I didn't want to burden the email chain with what turned into quite a diatribe, and I think it is well-suited to the blog anyway because in my opinion it bears discussion. As background, we are discussing our group project, which will involve looking at the serialization of wrestling and it's similarities to the soap opera. In this group project Sam suggested including a call to action for the WWE.
I think we could really take this opportunity to also address some of the issues we've come across since starting the semester, including what was presented in Wrestling with Manhood as well as the articles we've read about homosexuality, feminism, and race. Not in a sense that we should scold them for anything, but more in terms of challenging them to challenge the norms they (and of course our society) have been upholding for years.
My biggest issue with the documentary from Monday was how characters from the Attitude Era who were progressive in a sense (Goldust was progressive, but also (in the storylines) treated like crap not just by fans but by the rest of the WWE; female wrestlers were independent and powerful, but also humiliated and objectified) were still subjugated by the WWE in that they were too restricted by mirroring public opinion. The straightest, whitest wrestler still came out and won the belt, and while it's great that the WWE would have a "gay wrestler," what good is it if he exists solely to draw homophobic heat.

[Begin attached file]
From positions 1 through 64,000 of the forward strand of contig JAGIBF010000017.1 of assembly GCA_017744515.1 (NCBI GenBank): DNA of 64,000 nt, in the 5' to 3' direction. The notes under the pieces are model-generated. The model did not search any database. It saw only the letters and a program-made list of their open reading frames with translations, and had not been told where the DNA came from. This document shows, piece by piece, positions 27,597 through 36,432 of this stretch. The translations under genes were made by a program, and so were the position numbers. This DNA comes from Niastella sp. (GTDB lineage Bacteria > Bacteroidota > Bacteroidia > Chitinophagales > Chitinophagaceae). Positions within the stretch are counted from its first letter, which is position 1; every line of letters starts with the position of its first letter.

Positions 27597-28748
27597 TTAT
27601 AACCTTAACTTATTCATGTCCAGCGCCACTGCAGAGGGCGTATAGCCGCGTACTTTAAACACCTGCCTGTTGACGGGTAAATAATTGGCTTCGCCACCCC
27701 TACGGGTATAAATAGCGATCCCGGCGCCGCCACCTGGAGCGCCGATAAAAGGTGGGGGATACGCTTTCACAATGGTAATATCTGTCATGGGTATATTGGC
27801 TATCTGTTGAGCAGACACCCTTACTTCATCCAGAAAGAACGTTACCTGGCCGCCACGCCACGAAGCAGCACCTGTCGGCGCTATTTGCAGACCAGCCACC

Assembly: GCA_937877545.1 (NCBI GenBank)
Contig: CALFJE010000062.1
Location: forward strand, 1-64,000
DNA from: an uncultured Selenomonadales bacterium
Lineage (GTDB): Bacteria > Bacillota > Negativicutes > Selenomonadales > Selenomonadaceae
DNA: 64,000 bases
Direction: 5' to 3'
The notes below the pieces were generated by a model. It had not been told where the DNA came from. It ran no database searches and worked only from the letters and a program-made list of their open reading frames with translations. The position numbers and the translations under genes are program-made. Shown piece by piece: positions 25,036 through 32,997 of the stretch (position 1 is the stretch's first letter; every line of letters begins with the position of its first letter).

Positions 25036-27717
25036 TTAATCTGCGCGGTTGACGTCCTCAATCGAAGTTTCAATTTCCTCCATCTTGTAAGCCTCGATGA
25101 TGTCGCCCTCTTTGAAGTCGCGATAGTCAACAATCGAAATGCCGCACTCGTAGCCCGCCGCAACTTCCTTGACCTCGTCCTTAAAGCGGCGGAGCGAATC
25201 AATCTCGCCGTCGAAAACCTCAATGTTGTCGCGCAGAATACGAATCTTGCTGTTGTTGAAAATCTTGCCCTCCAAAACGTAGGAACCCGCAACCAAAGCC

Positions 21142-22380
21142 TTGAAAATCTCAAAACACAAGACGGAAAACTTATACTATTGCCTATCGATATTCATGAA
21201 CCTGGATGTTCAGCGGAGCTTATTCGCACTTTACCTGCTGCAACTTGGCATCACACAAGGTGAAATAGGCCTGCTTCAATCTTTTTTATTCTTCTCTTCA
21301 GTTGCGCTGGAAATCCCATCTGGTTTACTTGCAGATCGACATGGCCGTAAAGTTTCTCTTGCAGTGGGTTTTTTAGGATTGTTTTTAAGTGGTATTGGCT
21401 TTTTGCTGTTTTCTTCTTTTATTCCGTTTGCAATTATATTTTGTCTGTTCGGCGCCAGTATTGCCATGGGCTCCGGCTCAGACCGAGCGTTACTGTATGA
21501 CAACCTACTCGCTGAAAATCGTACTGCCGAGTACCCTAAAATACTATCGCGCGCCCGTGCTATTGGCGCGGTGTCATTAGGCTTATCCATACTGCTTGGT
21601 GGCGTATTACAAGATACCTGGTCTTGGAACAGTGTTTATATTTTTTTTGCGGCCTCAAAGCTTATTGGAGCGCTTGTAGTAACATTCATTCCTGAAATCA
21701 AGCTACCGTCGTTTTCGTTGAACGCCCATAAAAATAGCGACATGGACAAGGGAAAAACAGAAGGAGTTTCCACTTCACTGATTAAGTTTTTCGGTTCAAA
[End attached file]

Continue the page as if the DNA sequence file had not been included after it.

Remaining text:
To me, Daniel Bryan left a void in the WWE. I may be blowing it out of proportion, but I don't see a clear sense of direction for the coming years. This isn't a bad thing by any means, because I think the world of pro wrestling could do a lot by rising to a new level of artistic depth and meaning. What if a new Chyna came through, and rather than forcing her to change her body or character to be more palatable/desirable to fans, she just wrestled her ass off. She wouldn't have to go top of the card immediately, let Cena and Lesnar draw the casual fans, but still make some waves. People respect Chyna because she earned the respect of her fellow wrestlers and demonstrated her ability, but I don't think Vince offered the vast majority of fans the opportunity to make the same transition, because it would have been hard for them. Rather he sexyed her up to appeal to the lowest common denominator.
I think lowest common denominator thinking is outmoded at this point, because:
1. The WWE no longer has any other competitors, so the vast majority of people either watch the WWE or don't like wrestling.
2. Wrestling fans are (as far as I can tell) mostly divided into two groups: kids, who just want to chant let's go cena and can't comprehend the intricacies of most of the storylines anyway, and hardcore fans, who are unlikely to stop watching because something upsets their idea of whether homosexuality is right or women are equal to men, because to them these would probably be much more interesting angles than "Rusev is Russian so you should hate him. Rusev made Marc Henry cry so hate him more."
3. People are, in general, better educated than they were even in the early 2000s because of the important of a college education.
4. The Facebook/Buzzfeed generation ensures almost daily confrontation with a myriad of social issues, because friends constantly post articles and statuses and lists reflecting their opinions on feminism, race, sexuality, gun rights, politics, etc. One can ignore the body of the post and the point trying to be made by the writers, but you can't be ignorant of the fact that gay marriage is quickly becoming a reality, gun violence is out of control, wages are unequal, and prejudice is still a problem.